A billion prices

Econbrowser has an interesting article on the Billion Prices Project, which looks for daily price movements on items across the web. This yields a price index that’s free of quality change assumptions, unlike hedonic CPI measures, but introduces some additional issues due to the lack of control over the changing portfolio of measured items.

A couple of years ago we built the analytics behind the RPX index of residential real estate prices, and grappled with many of the same problems. The competition was the CSI – the Case-Shiller indes, which uses the repeat-sales method. With that approach, every house serves as its own control, so changes in neighborhoods or other quality aspects wash out. However, the clever statistical control introduces some additional problems. First, it reduces the sample of viable data points, necessitating a 3x longer reporting lag. Second, the processing steps reduce transparency. Third, one step in particular involves downweighting of homes with (possibly implausibly) large price movements, which may have the side effect of reducing sensitivity to real extreme events. Fourth, users may want to see effects of a changing sales portfolio.

For the RPX, we chose instead a triple power law estimate, ignoring quality and mix issues entirely. The TPL is basically a robust measure of the central tendency of prices. It’s not too different from the median, except that it provides some diagnostics of data quality issues from the distribution of the tails. The payoff is a much more responsive index, which can be reported daily with a short lag. We spent a lot of time comparing the RPX to the CSI, and found that, while changes in quality and mix of sales could matter in principle, in practice the two approaches yield essentially the same answer, even over periods of years. My (biased)  inclination, therefore, is to prefer the RPX approach. Your mileage may vary.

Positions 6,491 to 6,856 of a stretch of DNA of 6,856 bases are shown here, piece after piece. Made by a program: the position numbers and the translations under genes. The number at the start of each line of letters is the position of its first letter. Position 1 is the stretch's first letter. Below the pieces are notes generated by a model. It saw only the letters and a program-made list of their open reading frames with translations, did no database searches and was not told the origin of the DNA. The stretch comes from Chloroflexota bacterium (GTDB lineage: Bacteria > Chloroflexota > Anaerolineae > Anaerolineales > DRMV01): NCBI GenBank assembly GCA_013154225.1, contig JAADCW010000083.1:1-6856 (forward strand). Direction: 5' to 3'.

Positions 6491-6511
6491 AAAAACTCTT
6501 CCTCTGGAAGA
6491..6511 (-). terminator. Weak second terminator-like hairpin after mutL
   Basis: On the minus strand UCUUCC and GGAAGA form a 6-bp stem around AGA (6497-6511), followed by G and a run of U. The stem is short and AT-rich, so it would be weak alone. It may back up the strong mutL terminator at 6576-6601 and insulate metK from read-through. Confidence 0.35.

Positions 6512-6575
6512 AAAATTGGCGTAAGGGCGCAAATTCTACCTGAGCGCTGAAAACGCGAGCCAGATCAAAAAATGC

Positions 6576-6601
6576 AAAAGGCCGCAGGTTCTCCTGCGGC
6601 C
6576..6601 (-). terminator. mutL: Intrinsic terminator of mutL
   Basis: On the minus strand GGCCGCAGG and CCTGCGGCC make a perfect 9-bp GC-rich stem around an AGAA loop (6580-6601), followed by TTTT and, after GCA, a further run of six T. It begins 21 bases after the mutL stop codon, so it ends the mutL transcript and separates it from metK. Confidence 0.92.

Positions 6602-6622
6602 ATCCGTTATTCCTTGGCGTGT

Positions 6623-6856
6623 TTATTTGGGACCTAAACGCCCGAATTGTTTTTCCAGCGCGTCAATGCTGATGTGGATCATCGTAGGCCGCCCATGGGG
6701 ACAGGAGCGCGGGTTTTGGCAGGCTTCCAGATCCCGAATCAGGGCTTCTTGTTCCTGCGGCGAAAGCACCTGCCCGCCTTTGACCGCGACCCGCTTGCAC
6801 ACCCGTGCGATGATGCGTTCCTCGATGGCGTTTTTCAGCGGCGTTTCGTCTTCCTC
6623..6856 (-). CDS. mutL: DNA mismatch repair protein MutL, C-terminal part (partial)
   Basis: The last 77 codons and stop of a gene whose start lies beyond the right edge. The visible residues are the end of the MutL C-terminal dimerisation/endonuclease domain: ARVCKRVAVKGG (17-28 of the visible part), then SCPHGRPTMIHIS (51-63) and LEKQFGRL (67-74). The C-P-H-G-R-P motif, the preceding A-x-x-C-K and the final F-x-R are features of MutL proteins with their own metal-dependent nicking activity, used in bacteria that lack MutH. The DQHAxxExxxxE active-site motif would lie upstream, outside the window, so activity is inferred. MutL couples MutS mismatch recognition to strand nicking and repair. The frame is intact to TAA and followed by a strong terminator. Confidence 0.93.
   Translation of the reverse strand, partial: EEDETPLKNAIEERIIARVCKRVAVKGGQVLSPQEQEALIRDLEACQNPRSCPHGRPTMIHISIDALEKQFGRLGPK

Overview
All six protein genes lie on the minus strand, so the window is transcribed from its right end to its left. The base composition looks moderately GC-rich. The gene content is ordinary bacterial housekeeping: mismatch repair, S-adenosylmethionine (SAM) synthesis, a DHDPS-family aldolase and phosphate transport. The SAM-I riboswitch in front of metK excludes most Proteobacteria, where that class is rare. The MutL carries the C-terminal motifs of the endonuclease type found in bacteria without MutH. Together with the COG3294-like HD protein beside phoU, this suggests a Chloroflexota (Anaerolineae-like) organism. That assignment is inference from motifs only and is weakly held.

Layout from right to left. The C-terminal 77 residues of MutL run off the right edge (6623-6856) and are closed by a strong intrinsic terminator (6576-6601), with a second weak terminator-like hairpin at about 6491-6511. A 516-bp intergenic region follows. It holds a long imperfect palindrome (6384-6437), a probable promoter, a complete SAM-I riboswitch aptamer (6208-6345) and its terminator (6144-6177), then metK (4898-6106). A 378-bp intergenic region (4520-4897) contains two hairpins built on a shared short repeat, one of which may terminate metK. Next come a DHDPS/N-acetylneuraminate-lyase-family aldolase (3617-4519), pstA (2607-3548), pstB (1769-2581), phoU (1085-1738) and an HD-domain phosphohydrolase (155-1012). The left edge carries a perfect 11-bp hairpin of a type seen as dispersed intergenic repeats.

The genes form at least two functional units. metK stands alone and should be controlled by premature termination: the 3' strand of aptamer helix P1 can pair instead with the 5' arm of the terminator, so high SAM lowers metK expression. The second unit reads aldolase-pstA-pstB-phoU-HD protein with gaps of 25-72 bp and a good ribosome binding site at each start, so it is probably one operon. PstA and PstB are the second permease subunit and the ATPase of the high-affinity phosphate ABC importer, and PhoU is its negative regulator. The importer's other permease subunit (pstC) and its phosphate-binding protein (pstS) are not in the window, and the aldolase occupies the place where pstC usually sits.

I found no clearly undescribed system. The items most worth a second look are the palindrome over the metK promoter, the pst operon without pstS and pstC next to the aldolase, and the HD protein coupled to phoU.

One interesting learning for me from the RPX project was that traders don’t want models. We went in thinking that sophisticated dynamics coupled to data would be a winner. Maybe it is a winner, but people want their own sophisticated dynamics. They wanted us to provide only a datastream that maximized robustness and transparency, and minimized lag. Those are sensible design principles. But I have to wonder whether a little dynamic insight would have been useful as well since, after all, many data consumers evidently did not have an adequate model of the housing market.

The RPX is up

While the Case-Shiller index is down and the conventional wisdom suggests that housing prices will continue to fall, the RPX composite is up for the first time since 2007. The year-on-year ratio hit bottom in Feb 09. The RPX has a lot less lag than the CSI, but also a seasonal signal, so this could merely mean that seasonally adjusted prices are just falling more slowly, but it would be nice if it reflected green shoots. I’m not holding my breath though.

Can Montana Escape Recession Ravages?

The answer is evidently now “no”, but until recently the UofM’s Bureau of Business and Economic Research director Patrick Barkey thought so: